While it’s been difficult to love our neighbor over the last 3 years, this week, it became even more difficult. This week, he cornered David while he was trying to mow the grass to give us unsolicited advice about our move. In a few short minutes, he berated our choice of realtor and price of our house listing, and then proceeded to say that homeschooling was kind of pointless since we live in such a great school district, and that I should just go back to work…. because, “Jennifer has lots of marketable skills. I’m sure she’d be an asset to any company.”

Oh, Wilson. You’re such a character.

Maybe it’s just me, but there is a (large) part of me that wants to come off the ropes like a WWF wrestler and put people like Wilson in a choke hold. Thankfully, there’s another part of me that actually remembers what it feels like to receive grace and reminds me that I can be just as big of a pain in the rear as Wilson.

The thing is, he’s right. Not about our realtor choice or the house pricing, but about the school and work thing. I mean, it makes sense that I would just send Avery to the neighborhood school, Charlie to Day Care, and go back to work full time. That is the logical answer. Work harder, make more money, see your kids less, and make sacrifices so that you can stay in a big, pretty house. Wilson wasn’t too far off the grid with his advice. But while that may be the answer for most people, it’s not what God wants our family to do right now.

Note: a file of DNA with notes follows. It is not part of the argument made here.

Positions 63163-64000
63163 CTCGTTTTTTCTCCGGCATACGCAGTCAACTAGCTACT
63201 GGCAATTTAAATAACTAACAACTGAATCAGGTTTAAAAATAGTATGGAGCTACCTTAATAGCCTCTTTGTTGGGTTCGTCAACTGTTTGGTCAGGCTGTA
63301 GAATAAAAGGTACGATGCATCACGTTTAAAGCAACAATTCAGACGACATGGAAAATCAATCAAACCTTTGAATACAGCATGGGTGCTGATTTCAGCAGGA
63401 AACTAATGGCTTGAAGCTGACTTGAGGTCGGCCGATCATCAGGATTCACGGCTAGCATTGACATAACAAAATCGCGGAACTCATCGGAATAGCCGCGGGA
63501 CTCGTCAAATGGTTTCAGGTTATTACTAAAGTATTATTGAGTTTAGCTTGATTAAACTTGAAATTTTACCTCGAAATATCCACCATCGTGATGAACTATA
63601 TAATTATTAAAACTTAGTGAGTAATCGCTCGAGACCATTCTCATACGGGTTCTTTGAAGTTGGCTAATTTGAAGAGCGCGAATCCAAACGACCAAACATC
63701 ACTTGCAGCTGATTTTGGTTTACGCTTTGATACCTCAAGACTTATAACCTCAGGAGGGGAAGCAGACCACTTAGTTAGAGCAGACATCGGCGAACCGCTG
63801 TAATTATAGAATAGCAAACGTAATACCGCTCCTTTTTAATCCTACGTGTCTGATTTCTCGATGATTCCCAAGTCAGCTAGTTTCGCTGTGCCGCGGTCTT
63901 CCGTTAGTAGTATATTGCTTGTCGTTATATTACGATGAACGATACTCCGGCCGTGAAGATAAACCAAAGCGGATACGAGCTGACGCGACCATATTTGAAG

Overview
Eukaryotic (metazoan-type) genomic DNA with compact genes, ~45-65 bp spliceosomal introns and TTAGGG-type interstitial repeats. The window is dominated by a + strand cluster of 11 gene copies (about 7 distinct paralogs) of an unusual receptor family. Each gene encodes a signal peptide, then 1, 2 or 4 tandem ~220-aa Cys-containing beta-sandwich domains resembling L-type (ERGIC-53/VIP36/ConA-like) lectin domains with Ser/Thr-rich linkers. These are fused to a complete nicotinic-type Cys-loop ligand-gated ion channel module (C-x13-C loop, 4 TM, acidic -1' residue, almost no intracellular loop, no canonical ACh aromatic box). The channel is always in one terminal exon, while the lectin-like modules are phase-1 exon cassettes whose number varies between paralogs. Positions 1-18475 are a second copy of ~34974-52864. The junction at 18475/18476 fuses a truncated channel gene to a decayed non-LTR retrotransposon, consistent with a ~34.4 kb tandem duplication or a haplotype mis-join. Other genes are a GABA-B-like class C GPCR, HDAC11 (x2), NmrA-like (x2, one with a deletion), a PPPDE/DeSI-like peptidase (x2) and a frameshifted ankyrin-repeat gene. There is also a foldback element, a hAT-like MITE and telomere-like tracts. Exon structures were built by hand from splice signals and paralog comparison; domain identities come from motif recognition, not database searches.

One of my favorite country song lyrics is: God is great. Beer is good. And people are crazy. Because

a. it’s funny

b. it’s kind of true.

Country music has a way of simplifying even the most complex issues in a few short lines. People are crazy. The thing is, I’m starting to realize that there are people who may think that I am the crazy one.

While I’ve had lots of supportive comments from my equally nutty friends (you know who you are, ya crazy nut balls), there are many others who think that David and I are legitimately and certifiably insane for making the choices we are making. I could choose to get my feelings hurt about that, or I could just admit that they are right. We are weird and we are making totally out of the ordinary, abnormal choices.

Working toward total debt freedom is not normal. Living below your means is strange. Being a stay-at-home-mom is crazy when you could just work. Homeschooling is a little nutty.

When you are not normal, people have a tendency to either avoid you or try to change you, because doing something that’s not normal makes people feel uncomfortable.